There are films in your life that resist criticism. They’re too much wedded to the process of falling in love with the possibility of movies. For most of us, they’re rather obvious signposts, experiences that we all shared: The Godfather, Star Wars, Raiders, Ghostbusters, E.T, Pretty Woman, what have you. But one of my ur-texts, for sure, is a film that largely has been forgotten, 1986’s The Big Easy.
It would, at first glance, appear to be nothing all that special, a potboiler set in New Orleans to a killer soundtrack of regional music and featuring two charismatic leads that were just entering the hottest phase of their careers: Dennis Quaid and Ellen Barkin. If Annie Hall was a foundational document on how relationships ebb and flow, The Big Easy taught my young self something else: that love–and sex, for that matter–is better when it’s a pairing of equals and that talking, in its own way, is as seductive as anything. (It’s a lesson I haven’t always remembered.)
That’s a lot to lay on a discount thriller that came out 30 years ago, but now the reasons why I so embraced the film back then appear clearer than ever. I can see what writer Daniel Petrie and director Jim McBride were trying to do. While the title is most obviously derived from NOLA’s long-standing nickname, it’s also an homage, of course, to The Big Sleep, the 1946 work by Howard Hawks, and the movie contains echoes of another classic Hawks film, His Girl Friday, as well.
The Big Sleep attempted to capitalize on the hit pairing of Humphrey Bogart and Lauren Bacall in To Have and Have Not (also by Hawks; he was okay)–and, in fact, extra scenes were shot with the two stars after filming had wrapped because there wasn’t enough sizzle. The plot was famously labyrinthine—but nobody, then and now, cared about the story.
What drove the picture was the dialogue, the wit and style of the thing. Hawks often directed what would later be known as “hang-out” movies, where audiences simply wanted to spend time with the characters and were content to let the story take its time.[i] Talking in those days was practically the only representation of sexual desire allowed. (Well, that, and cigarettes, which this movie makes explicit. By the 1980s, things had changed and the charged sex scene in The Big Easy (envelope-pushing for its day) proves it.
Where the exchanges in The Big Sleep are jousts that take place almost to the rhythm of slow jazz, His Girl Friday, released six years earlier, is a different animal. There, talking isn’t jousting; it’s fencing. The film is a battle of the sexes between editor Cary Grant and reporter Rosalind Russell that’s fought at a breathless pace and where it’s never clear is if the goal is sex, revenge, or simply piercing the heart of the enemy. (If they had been in Bogart and Bacall’s roles in The Big Sleep, that movie would be 30 minutes shorter.)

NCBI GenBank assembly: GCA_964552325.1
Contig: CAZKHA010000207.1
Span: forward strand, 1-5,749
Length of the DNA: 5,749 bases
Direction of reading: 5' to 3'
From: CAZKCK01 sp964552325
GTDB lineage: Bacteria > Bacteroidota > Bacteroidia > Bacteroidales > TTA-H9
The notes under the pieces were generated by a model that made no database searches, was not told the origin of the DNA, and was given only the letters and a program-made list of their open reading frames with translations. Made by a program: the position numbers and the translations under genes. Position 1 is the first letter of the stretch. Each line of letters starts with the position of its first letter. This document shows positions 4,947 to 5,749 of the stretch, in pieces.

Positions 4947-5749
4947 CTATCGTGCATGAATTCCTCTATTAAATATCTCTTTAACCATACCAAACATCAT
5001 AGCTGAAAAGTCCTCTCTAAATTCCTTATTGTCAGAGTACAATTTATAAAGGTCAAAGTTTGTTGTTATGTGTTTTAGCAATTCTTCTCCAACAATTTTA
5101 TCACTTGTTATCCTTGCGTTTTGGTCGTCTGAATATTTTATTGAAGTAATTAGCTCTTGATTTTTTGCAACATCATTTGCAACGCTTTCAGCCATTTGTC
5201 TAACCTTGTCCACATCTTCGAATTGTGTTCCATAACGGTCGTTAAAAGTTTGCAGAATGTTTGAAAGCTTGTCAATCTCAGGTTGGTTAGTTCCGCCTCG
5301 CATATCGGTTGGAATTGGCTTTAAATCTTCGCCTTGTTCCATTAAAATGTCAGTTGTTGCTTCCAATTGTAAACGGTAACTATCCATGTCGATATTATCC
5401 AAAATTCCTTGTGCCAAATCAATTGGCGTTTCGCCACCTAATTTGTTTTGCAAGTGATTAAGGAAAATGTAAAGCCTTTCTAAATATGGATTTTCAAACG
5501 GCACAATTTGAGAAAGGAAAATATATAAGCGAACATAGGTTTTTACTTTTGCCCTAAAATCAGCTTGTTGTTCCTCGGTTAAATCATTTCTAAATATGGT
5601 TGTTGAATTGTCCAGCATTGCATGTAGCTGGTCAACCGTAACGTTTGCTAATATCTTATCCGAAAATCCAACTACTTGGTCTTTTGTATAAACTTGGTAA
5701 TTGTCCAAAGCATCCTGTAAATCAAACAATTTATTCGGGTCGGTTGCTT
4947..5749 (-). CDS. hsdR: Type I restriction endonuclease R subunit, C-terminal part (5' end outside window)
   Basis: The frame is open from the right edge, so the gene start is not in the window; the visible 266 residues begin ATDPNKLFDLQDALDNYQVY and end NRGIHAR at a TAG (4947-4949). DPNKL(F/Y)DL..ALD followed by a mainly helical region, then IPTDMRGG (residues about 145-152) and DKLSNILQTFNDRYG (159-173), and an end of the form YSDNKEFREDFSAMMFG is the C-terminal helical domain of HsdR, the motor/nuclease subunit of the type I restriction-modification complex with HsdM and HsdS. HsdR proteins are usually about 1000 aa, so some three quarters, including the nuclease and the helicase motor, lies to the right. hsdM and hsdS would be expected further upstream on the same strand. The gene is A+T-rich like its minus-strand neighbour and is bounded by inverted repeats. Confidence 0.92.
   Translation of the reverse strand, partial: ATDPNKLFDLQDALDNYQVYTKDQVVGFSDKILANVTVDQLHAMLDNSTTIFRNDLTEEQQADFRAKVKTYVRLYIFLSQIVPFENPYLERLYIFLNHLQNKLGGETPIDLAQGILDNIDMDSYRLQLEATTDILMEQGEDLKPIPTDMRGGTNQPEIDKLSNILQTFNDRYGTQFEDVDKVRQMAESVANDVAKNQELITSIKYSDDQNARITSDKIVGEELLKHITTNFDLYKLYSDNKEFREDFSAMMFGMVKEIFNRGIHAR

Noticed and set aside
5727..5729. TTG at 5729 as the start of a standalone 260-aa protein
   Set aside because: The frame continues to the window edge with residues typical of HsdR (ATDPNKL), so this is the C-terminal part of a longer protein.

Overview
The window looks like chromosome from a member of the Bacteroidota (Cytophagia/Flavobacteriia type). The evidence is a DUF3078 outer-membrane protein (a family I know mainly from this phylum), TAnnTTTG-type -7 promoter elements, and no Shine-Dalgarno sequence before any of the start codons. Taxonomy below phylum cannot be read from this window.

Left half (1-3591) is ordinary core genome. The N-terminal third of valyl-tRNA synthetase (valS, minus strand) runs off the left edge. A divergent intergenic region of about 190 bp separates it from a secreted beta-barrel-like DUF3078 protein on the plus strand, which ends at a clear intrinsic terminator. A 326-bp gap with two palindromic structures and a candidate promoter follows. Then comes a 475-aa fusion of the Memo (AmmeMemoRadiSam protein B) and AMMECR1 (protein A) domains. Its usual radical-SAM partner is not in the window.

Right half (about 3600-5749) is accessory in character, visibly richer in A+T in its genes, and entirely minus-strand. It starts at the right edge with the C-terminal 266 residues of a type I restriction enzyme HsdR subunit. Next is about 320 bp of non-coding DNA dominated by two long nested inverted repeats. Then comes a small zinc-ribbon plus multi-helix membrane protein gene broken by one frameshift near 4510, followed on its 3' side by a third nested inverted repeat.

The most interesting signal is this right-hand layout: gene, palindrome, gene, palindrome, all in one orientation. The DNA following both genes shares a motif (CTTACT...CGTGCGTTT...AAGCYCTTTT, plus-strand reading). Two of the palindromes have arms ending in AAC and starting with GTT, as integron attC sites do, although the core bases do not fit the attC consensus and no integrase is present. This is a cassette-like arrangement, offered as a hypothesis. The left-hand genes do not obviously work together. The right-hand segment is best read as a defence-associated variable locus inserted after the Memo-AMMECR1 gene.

That brings us back to 1980s New Orleans, where Quaid, playing a slightly corrupt police officer, and Barkin, playing an ambitious assistant district attorney, collide personally, professionally, and sexually. Quaid is every bit as loose, cocky, and manipulative as Grant is in Friday, and in a favorite early scene, falls back into his office chair while grabbing a dictionary to look up the word “obsequious” after Barkin criticizes him on his conduct with a local mafia figure. Her vocabulary arouses him even as she’s smashing him over the head with it. To him, she’s different, something new. (Barkin then even looked a little like a modern-day Carole Lombard.)
His attempts to charm her go nowhere until he shows her the one thing that really attracts her: His competence at his job. That’s a familiar Hawks theme, updated for modern times. In classic films, it would be the woman’s challenge to prove her mettle to the male lead; The Big Easy flips the dynamic, as Quaid’s character falls in and out of favor. He’s the roguish man-child who has to show he’s capable of something serious.
The dialogue isn’t up to the level of the movie’s influences, but it still crackles in parts. “New Orleans is a marvelous environment for coincidence,” oily defense lawyer Lamar snarks at one point. This is a movie that never takes itself too seriously; there are moments for singing and dancing, like classic Hollywood films did in the day.
And if it’s not quite a hang-out movie at a Hawksian level, it has a rich, authentic atmosphere, terrific music, and is populated by a bevy of great character actors, including Grace Zabriskie (who would go on to Twin Peaks and Seinfeld), John Goodman, Ned Beatty, and Lisa Jane Persky, who, as Quaid’s deputy, looks and sounds like she’s straight out of 1930s screwball comedy like Friday. Their scenes together have the same kind of manic energy.
Yes, the film has its flaws, with Quaid’s “Cajun” accent at the top of the list. (He apparently was doing Scarface-levels of coke at the time.) The third act feels a bit too much like a TV movie-of-the-week, but that’s a common problem with films that are largely about enjoying the ride. Eventually you have to get to your destination, and somehow, that’s never as fun as the build-up.
Romance can be like that too. If all the energy goes into the ping-pong of courting, reality can sometimes be a letdown. Films have the luxury of fading to black. Life doesn’t. Still, it’s reassuring to know that even back in the 1980s, I had a good sense of what I was looking for. –– James Oliphant
[i] Part of The Big Sleep’s appeal in this way was of course rooted in rhythms of the Raymond Chandler novel. I would argue that two derivatives of the film version of The Big Sleep, 1972’s The Long Goodbye by Robert Altman and 1997’s The Big Lebowski by the Coen brothers, succeed not because they are send-ups or deconstructions of Chandler and Hawks, but are instead fairly faithful and even slavish tributes to them, adjusted for modern times.